Spain Scolds Careless Public: You Can Prevent Forest Fires

Spain Scolds Careless Public: You CanPrevent Forest Fires

18 September 2005

published by TheNew York Times

MADRID, Sept. 17 – As Spain emerges from its worst summer of forest fires in a decade, the government has begun scolding the public for the careless and sometimes malicious behavior that specialists say causes the vast majority of fires here.

Officials have been uncharacteristically blunt in recent weeks in emphasizing that more than 90 percent of the forest fires here are started by people, and that the problem will never be controlled until Spaniards begin to respect fire regulations.

“I am not going to apologize for saying that society is complicit in these fires,” Cristina Narbona, the minister of environment, told reporters late last month. “The ones that should apologize are the people that produce, tolerate and consent to these fires.”

About 23,000 forest fires had been recorded in Spain by last week, an increase of more than 25 percent over the same period last year, according to the Ministry of Environment. The flames have destroyed more than 370,000 acres of land, an increase of 20 percent, and killed 17 people. Spain endures the most destructive blazes in all of Europe, with nearly half the forest fires that occur each year in the European Union, according to a study by the Confederation of Workers’ Commissions, a labor group that represents a large part of the government workers in the nation’s forests. In part, that is a reflection of geography. Spain’s dry climate and high temperatures make it vulnerable to fires.

But only about 5 percent of the fires here stem from natural causes like lightning, the study found, with the rest caused by people.

“That is far higher than in other European countries,” said Joaquín Nieto, the labor group’s secretary for environment and worker health. “Other than Portugal, which is similar to Spain, there is not as much human involvement in other countries.”

Portugal, which has the same dry weather as Spain, has lost about 4 percent of its woodlands to fires this year. The blazes have also killed at least 13 people there and destroyed scores of homes.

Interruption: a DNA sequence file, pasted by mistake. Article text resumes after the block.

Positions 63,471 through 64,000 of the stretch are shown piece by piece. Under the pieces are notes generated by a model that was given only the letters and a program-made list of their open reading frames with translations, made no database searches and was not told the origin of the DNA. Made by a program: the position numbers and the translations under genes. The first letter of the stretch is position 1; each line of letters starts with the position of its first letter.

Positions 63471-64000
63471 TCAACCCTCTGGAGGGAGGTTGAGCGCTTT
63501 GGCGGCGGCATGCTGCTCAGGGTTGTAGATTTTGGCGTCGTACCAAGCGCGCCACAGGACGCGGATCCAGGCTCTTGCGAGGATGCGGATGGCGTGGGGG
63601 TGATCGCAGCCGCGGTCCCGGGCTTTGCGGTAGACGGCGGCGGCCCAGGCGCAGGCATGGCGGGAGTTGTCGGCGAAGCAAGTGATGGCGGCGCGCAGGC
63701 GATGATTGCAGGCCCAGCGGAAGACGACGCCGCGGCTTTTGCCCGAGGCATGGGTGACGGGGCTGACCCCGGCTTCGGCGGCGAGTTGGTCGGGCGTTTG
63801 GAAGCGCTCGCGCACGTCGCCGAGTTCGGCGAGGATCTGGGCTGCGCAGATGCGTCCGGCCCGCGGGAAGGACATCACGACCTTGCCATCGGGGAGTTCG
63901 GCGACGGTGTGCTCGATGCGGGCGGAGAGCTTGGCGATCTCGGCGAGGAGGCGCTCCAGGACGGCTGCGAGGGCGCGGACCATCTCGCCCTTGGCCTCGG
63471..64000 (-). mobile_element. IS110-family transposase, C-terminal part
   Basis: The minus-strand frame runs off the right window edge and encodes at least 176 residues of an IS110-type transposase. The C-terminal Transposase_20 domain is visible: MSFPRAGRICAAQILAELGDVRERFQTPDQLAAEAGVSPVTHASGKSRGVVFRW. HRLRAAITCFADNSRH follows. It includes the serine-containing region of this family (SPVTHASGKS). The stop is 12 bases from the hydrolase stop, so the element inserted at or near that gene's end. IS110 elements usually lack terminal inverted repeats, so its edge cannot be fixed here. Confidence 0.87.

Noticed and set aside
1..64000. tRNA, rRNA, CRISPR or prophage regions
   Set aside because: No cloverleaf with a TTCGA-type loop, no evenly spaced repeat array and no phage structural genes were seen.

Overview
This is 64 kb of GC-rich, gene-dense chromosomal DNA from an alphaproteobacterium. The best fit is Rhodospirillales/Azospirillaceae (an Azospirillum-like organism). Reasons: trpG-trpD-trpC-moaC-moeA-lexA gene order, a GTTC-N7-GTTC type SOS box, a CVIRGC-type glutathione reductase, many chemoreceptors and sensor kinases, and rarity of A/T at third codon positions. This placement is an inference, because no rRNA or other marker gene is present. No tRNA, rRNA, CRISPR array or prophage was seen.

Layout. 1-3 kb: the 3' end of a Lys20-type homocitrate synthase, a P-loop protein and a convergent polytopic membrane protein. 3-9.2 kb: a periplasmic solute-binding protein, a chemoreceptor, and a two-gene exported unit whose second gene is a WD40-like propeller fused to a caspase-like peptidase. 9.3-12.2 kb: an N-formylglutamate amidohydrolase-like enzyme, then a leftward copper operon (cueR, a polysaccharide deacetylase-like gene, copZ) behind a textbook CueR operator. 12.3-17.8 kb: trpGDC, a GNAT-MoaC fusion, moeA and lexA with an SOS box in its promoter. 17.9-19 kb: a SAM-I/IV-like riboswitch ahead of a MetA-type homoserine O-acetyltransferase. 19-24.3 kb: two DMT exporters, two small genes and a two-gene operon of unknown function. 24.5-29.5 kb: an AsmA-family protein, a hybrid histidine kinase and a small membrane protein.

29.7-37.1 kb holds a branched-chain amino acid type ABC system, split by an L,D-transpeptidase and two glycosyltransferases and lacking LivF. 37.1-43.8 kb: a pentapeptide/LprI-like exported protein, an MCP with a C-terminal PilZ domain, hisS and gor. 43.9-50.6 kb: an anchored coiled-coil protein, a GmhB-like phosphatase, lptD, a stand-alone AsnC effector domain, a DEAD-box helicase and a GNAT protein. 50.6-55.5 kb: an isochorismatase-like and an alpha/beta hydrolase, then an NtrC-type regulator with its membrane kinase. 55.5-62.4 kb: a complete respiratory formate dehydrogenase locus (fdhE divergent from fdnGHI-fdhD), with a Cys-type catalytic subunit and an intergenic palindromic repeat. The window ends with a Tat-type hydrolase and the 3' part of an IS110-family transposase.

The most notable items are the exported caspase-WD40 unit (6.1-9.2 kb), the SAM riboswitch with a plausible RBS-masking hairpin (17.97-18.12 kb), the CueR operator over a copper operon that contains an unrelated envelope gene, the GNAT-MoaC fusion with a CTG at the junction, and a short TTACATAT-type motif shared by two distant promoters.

It is not clear how many of the 45,000 forest fires throughout the European Union each year are caused by humans, although the number is estimated at more than half.

Government officials in Spain have long been reluctant to assign blame, perhaps fearing a political backlash for pointing the finger at the public. But the unusually ferocious and deadly summer of fires has raised questions about whether the government is doing enough to address their causes.

In July, 11 firefighters were killed by a blaze that was apparently started by a campfire in Guadalajara Province, east of Madrid. The government responded with tight restrictions on activities in public parks and woodlands, including a summer ban on smoking in forests. The government soon took more steps, which Ms. Narbona said were aimed at “provoking a social debate” on the role of the public in starting forest fires.

She proposed staging plays to send messages about the importance of fire safety, called for school programs to teach children in rural areas about the danger of violating forest fire regulations and said new laws might also be necessary.

But perhaps the central problems are the rampant disregard for safety regulations and the culture of complicity that keeps people from reporting violations, she said.

“It is fair to say that there is great impunity regarding forest fire crimes,” the union study concludes, noting that only 1 percent of forest fires lead to an arrest. It calls for the appointment of environmental prosecutors who would specialize in the investigating forest fires.

José Luis Herranz, the director for biodiversity at the Ministry of Environment, said arson accounted for only a small portion of the fires that are intentionally set.

“These fires are started mostly by farmers who are trying to remove brush and agricultural residues or by ranchers to regenerate pastures or drive away animals or to facilitate hunting,” he said. “They are also started to modify the use of the land,” he said, referring to converting woodlands to pastures or clearing agricultural areas for urban use.

“The proliferation of fires in our country was serious as far back as the 13th century,” he said. “Fire has been a part of the culture of the Mediterranean since time immemorial.”



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